It is not often that a country gets the chance to change its political landscape without the intervention of armed forces. One has only to look at Thailand where the political landscape has undergone forced change 12 times since 1932.
On Sunday polling booths across Cambodia will open for what will be the country’s sixth Cambodia general election since the signing in 1991 of the Paris Peace Accords. Some eight million people are registered to vote.
In one corner with a decided advantage is the incumbent Cambodia’s People Party (CPP) headed by Prime Minister Hun Sen, who aims to continue his 33 year rule.
In the other corner is a collection of 19 small, largely unknown political parties, only five of who contested the last Cambodia general election in 2013, with more than a few of the remaining with thinly veiled links to the ruling party.
In the lead-up to Sunday’s poll the absence of the Cambodia National Rescue Party (CNRP), which was deregistered last year following the arrest of party leader Kem Sokha on treason charges, has dominated much of what has been written.
A so-called ‘clean finger’ campaign encouraging people not to vote and therefore not have their finger stained with indicating ink has been called for by former CNRP supporters, including former opposition leader Sam Rainsy.
The call for opponents of the CPP to boycott the election is a selfish, self-centred, misguided, and arrogant attempt to take away a right that people in countries around the world have fought, protested, and died to obtain and maintain. The right to vote.
While the 2018 Cambodia general election might not be perfect, very few polls are. The cost of corruption-free government and governance is high. One only has to look at Singapore where the prime minister’s salary exceeds that of the leaders of the USA, UK, Japan, China, Germany, France, and Canada combined.
Taking your bat and ball and going home and encouraging other people to do the same because you are out of the race is not the answer. The 2018 Cambodia general election is not just about two men. It is about much more.
In Thailand people are becoming increasingly aware of what has been denied them for more than four years since the 2014 “military intervention”, with the country’s military junta appearing in no rush to test their popularity against established, but still oppressed political opponents.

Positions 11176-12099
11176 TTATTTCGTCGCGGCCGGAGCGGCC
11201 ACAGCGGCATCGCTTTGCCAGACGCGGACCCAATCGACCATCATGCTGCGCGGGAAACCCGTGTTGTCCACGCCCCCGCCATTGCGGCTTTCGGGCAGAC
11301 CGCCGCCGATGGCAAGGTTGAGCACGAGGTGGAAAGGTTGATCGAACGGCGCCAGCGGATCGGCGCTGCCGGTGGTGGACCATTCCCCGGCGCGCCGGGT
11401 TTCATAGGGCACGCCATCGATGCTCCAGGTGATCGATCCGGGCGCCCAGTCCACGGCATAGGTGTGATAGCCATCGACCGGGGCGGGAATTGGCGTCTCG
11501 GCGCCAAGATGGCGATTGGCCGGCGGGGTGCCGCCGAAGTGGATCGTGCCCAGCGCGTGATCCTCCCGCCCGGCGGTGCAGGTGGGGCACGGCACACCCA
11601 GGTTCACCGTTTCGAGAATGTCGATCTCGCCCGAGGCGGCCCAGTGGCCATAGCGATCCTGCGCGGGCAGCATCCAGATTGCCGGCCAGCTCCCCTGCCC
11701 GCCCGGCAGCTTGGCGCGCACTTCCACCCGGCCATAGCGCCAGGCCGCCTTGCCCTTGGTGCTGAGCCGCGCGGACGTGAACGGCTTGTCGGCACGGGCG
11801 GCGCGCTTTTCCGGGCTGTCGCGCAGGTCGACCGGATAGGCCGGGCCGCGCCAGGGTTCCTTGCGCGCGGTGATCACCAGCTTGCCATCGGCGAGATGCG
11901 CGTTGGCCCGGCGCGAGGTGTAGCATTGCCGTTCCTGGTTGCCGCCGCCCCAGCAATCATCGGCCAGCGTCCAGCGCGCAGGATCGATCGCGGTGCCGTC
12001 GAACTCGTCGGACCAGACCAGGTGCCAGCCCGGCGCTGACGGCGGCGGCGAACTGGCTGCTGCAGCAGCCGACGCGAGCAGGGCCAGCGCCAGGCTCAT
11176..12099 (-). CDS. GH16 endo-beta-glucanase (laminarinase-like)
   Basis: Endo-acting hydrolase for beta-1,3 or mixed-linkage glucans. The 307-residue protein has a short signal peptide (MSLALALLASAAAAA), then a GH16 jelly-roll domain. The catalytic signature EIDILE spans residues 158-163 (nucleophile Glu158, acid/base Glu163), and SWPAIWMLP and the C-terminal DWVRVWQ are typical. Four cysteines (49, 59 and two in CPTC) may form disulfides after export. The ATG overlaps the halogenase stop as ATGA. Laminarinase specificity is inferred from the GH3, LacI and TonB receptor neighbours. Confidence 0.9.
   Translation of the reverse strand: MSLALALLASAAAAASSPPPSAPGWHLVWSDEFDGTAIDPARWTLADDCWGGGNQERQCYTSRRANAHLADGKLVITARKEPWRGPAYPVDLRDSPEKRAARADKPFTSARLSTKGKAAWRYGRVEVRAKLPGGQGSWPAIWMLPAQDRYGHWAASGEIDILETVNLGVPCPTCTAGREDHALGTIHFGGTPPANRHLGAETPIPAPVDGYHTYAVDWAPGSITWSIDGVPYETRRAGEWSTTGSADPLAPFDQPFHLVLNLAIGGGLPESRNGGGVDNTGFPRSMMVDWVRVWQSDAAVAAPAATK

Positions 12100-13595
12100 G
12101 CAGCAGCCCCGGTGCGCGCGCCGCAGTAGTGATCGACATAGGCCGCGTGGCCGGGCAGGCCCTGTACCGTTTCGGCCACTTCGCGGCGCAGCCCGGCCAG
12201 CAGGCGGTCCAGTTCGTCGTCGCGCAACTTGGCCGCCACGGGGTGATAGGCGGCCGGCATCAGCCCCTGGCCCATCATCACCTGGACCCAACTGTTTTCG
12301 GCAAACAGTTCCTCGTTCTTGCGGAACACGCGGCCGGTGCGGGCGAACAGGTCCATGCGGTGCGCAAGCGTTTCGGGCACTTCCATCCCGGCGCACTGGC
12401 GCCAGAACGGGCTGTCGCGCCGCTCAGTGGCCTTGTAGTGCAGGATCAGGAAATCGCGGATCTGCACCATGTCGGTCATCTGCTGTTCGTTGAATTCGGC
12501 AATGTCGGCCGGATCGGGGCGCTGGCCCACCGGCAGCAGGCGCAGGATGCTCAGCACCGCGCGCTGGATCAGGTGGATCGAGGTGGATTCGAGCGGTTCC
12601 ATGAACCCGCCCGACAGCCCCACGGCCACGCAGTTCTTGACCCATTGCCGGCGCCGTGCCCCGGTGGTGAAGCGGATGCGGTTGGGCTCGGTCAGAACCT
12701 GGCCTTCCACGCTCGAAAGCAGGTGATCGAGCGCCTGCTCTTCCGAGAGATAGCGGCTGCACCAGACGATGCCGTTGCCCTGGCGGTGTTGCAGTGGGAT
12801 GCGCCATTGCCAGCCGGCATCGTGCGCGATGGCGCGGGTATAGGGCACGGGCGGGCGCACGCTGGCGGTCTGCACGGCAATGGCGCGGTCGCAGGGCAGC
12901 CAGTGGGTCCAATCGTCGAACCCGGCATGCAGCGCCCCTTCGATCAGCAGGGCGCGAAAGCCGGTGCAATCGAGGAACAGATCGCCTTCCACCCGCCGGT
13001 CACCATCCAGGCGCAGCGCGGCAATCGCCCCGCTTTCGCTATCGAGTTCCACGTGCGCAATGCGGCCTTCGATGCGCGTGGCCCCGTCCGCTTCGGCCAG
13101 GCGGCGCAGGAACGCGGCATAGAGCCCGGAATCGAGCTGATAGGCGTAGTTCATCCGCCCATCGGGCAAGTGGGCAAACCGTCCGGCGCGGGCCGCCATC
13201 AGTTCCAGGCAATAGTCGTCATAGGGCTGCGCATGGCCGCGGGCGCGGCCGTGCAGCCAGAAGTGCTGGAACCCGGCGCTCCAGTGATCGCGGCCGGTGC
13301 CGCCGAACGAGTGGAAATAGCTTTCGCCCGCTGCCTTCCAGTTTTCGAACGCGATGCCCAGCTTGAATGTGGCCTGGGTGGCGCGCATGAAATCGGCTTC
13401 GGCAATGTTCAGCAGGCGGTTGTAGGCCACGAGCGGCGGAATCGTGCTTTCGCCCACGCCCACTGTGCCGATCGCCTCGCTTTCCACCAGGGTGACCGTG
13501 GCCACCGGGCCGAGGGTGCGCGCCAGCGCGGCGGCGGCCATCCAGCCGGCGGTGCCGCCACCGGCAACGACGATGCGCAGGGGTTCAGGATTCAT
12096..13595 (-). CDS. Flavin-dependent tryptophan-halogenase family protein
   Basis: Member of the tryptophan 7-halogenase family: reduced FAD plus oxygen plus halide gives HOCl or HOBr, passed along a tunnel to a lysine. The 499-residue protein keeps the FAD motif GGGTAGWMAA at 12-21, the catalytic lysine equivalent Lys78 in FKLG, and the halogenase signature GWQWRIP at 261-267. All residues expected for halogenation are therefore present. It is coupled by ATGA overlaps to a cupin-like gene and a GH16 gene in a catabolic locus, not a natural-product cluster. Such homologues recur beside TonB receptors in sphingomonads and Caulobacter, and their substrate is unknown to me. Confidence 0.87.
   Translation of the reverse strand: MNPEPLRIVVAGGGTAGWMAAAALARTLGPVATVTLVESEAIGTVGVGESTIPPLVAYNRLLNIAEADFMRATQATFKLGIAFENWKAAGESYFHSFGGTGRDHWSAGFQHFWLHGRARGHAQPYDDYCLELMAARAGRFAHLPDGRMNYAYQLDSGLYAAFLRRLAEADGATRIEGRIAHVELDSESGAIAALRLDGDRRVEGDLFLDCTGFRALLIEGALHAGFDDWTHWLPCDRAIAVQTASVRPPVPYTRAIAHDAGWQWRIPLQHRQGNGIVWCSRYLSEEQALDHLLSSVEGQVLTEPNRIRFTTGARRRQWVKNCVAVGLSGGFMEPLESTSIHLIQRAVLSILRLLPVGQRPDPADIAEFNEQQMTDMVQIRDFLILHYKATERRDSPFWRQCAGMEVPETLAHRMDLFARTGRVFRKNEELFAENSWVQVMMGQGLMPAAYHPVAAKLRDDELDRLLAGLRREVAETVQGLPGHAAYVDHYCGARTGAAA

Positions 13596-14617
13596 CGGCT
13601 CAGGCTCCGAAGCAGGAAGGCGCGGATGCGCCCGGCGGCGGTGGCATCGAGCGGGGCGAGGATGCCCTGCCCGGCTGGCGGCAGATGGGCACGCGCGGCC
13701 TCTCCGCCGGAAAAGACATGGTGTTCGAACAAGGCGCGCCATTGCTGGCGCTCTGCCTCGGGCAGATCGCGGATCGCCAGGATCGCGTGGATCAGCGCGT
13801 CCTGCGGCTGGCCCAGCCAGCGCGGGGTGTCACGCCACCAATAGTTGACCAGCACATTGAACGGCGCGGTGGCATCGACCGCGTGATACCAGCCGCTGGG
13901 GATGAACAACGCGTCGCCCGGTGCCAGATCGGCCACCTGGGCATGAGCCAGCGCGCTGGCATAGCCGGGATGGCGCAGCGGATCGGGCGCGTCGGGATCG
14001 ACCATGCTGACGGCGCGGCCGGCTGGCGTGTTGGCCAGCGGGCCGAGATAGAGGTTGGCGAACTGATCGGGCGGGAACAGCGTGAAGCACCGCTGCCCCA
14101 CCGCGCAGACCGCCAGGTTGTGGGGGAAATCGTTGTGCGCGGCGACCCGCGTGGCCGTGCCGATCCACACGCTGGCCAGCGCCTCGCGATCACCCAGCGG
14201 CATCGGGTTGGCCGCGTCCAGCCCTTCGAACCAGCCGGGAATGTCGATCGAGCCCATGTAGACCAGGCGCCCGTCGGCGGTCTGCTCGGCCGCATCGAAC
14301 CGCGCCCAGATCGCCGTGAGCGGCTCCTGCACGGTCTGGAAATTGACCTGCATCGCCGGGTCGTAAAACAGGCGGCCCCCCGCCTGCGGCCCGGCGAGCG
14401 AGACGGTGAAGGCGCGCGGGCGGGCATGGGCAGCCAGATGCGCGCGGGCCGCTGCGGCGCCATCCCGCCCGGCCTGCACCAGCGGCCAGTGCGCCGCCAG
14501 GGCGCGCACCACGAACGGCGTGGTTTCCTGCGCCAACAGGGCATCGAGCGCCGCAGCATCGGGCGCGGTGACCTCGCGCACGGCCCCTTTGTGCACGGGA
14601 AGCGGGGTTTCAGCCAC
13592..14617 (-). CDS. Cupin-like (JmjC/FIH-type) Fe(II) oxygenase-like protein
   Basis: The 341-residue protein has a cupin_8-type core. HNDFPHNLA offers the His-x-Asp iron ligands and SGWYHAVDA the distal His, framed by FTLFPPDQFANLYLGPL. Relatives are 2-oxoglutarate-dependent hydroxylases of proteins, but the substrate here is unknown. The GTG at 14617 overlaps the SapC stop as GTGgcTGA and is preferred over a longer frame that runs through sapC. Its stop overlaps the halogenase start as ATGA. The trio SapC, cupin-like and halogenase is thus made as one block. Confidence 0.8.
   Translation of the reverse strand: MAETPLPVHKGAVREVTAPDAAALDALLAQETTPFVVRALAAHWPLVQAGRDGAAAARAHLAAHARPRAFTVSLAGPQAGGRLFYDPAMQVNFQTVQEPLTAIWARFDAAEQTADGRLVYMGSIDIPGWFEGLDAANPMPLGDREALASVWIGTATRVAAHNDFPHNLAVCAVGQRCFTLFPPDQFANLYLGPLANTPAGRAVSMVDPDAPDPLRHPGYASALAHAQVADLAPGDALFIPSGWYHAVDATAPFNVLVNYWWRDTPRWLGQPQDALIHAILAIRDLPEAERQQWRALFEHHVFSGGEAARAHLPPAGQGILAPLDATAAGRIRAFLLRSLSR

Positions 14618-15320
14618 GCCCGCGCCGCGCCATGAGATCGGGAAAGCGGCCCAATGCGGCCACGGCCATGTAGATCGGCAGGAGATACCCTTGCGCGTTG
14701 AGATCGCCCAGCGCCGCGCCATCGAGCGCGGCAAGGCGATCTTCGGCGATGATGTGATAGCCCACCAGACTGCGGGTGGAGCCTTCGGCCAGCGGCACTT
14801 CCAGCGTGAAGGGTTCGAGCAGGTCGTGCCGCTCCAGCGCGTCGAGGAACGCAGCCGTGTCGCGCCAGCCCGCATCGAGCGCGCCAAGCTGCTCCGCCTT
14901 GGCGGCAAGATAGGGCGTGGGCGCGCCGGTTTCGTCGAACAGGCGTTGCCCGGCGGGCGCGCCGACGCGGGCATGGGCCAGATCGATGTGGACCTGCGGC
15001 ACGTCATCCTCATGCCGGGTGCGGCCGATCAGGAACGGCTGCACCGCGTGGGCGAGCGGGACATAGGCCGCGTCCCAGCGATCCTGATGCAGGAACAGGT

For former politicians and activists living in exile to call on others living at home to voluntarily surrender a right that others just across the Cambodia-Thai border are busting at the seams to regain is as self-centred and egotistical as calling for the EU to punish the entire country in an attempt to hurt its leaders.
In many ways it is no different to sporadic attempts by the fugitive Shinawatra former Thai prime ministers to remain relevant in Thai politics with their occasional social media posts and comments when their use-by date has also passed.
While the cards are heavily stacked against even the larger of the remaining minor Cambodia political parties attracting enough votes to force a change of government, even a handful of new voices in the 125-seat Cambodia parliament would be an improvement on just one voice.
In 2013 the CNRP won 44 per cent of the vote with smaller political parties capturing a further 3.06 per cent.
Rather than condemning Cambodians to another five years of the same old CNRP v CPP rhetoric of a dysfunctional two party system the opportunity on Sunday exists for the Khmer people to reset their entire political landscape and give life to new political parties, new voices, and new ideas. The very things the country needs to meet the changing global and regional market head on.
A broader mix of political representation comprising younger (and older) voices with better, more up-to-date, or just different education, ideas, knowledge experience, and absolutely no idea on parliamentary protocols, but the fire, heart, and passion to voice their views might be exactly what Cambodia needs. enough of two people speaking on behalf of all citizens.
Despite what some people may say, every vote does count. Government’s are as much voted out of power as they are elected into office. It’s the same vote, just placed in a different square.
All Khmer people who are able to get to a polling booth on Sunday, July 29 should do so and use this rare chance to send either a message of support or opposition to the ruling party by casting a valid vote, rather than playing foolish games at the behest of people who don’t have to live with the consequences.
Destroying, defacing, or failing to record a valid vote will only guarantee five more years of the same.